May 14, 1980. Rehearing Denied June 6, 1980.
Appeal from the Circuit Court for Sarasota County, Evelyn Gobbie, J.
Johnson S. Savary and Steven G. Schember of Kirk, Pinkerton, McClelland, Savary Carr, Sarasota, for appellants.
Richard E. Nelson and Robert C. Widman of Nelson, Hesse, Cyril, Weber, Smith Widman, Sarasota, for appellee.
This is an appeal from a nonfinal order in which the trial court found appellee entitled to recover both compensatory and punitive damages from appellants for breach of contract and tortious interference with contract. We hold the evidence was not sufficient to allow the jury to conclude that appellee was entitled to recover punitive damages. Thus, we reverse the award of punitive damages; otherwise, we affirm.
Wilson-P.A., a group of Sarasota physicians specializing in radiotherapy, contracted to furnish Porter-P.A. office space and sell it medical and office equipment for the practice of radiotherapy. In return, Porter-P.A. agreed to pay Wilson-P.A. a percentage of its monthly billings from its radiotherapy practice over a two-year period. Dr. Porter was the only radiotherapist employed by Porter-P.A. and signed the contract in his capacity as president. During the contract period Porter established Oncology-P.A. which acquired a linear accelerator and began furnishing radiotherapy services from a second location in Sarasota County.
Wilson sued Porter, Porter-P.A. and Oncology-P.A. for breach of contract and Porter and Oncology-P.A. for tortious interference with contract seeking both compensatory and punitive damages. Wilson contended that Oncology-P.A.'s activities had reduced the billings of Porter-P.A. thereby decreasing the purchase price contemplated by the parties. The trial court ordered separate trials on the issues of liability and damages. At the close of the evidence in the liability trial, Porter, Porter-P.A. and Oncology-P.A. moved to dismiss Wilson-P.A.'s claim for punitive damages. The trial court denied the motion and the jury returned a verdict that Wilson-P.A. was entitled to recover compensatory damages for breach of contract against Porter-P.A., and compensatory and punitive damages against Porter and Oncology-P.A. This appeal ensued.
While the evidence was conflicting, it was sufficient to support the jury's determination that Porter-P.A. had breached its contract with Wilson-P.A., and that Porter and Oncology-P.A. had interfered with performance of that contract. We have considered each of the points raised by appellants and, except for the issue of punitive damages, we find them to be without merit. We agree with appellants on that point. The court improperly allowed the jury to consider the issue of punitive damages:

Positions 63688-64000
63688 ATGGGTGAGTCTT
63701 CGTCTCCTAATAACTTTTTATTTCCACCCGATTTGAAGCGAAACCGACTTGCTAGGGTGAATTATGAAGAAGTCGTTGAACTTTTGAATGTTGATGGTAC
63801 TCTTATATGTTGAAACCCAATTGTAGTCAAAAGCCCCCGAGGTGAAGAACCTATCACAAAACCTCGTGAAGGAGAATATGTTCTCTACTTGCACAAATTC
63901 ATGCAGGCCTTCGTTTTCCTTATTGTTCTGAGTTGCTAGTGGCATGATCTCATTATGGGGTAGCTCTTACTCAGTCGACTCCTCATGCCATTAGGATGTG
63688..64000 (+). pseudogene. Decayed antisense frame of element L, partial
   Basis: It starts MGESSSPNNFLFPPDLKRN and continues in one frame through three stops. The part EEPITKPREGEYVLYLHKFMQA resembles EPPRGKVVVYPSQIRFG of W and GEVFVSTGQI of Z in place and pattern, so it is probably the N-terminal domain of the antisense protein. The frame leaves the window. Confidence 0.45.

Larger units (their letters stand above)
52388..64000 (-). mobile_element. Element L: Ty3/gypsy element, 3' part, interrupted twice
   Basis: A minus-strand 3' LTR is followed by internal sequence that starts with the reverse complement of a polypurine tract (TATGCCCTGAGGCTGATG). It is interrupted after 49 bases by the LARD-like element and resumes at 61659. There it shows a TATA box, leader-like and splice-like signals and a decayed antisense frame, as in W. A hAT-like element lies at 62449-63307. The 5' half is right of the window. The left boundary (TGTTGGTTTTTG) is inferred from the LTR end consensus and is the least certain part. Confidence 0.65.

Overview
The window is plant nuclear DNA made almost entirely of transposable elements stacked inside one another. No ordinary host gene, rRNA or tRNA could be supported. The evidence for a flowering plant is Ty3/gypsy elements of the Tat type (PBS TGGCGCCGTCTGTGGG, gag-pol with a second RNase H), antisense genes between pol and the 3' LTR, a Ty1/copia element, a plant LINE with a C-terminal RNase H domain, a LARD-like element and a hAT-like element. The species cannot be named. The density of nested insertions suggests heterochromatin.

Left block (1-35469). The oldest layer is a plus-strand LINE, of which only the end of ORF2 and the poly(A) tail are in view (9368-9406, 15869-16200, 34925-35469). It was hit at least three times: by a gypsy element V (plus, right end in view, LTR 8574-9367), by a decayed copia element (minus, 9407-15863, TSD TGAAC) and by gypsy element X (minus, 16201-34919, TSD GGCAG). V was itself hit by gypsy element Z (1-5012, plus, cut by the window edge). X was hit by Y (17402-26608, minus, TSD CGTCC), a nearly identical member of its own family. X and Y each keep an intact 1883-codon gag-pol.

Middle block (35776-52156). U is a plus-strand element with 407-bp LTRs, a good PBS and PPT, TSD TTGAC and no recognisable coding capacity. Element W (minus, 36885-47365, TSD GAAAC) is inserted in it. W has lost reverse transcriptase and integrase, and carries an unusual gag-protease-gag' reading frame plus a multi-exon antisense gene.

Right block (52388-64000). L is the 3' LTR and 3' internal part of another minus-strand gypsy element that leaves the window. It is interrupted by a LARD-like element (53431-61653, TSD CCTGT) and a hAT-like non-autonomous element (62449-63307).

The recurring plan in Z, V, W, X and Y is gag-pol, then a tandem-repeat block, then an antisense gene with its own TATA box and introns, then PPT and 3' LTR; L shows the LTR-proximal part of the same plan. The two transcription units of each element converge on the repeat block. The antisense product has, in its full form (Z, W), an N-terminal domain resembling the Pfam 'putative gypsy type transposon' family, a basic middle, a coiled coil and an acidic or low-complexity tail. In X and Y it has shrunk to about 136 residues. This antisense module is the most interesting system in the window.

Since damages for breach of contract are generally limited to the pecuniary loss sustained; punitive or exemplary damages are not ordinarily recoverable in actions for breach of contract, even where the breach is willful and flagrant. This rule does not obtain, however, in those exceptional cases where the breach amounts to an independent, willful tort, in which event exemplary damages may be recovered under proper allegations of malice, wantonness, or oppression. In such a case, the recovery must be based upon an intentional wrong, insult, abuse, or gross negligence, which amounts to an independent tort.
17 Fla.Jur.2d Damages § 117 (1980) (footnotes omitted); Nicholas v. Miami Burglar Alarm Co., 339 So.2d 175 (Fla. 1976); Griffith v. Shamrock Village, Inc., 94 So.2d 854 (Fla. 1957); see Annot., 84 A.L.R. 1345 (1933).
Here there was no evidence of wilfulness or wantonness or that the breach was attended by fraud or gross negligence. See Bill Branch Chevrolet, Inc. v. Redmond, 378 So.2d 319 (Fla.2d DCA 1980). The evidence as to the breach was in sharp conflict but there was no evidence indicating that the breach or the interference was accompanied by malice. In fact, Porter's attorney, who had established Porter-P.A. and advised it in contract negotiations with Wilson-P.A., as well as Porter, testified that prior to establishing Oncology-P.A., Porter had asked the attorney whether establishing Oncology-P.A. would violate the contract between Porter-P.A. and Wilson-P.A. The attorney advised him that it would not. This testimony negated any possible inference of maliciousness on the part of Porter and, therefore, the trial court erred in denying the appellants' motion for dismissal as to punitive damages.
Accordingly, we reverse the trial court's order on the issue of punitive damages, affirm all other aspects of the order, and remand for further proceedings consistent with this opinion.
GRIMES, C.J., and BOARDMAN, J., concur.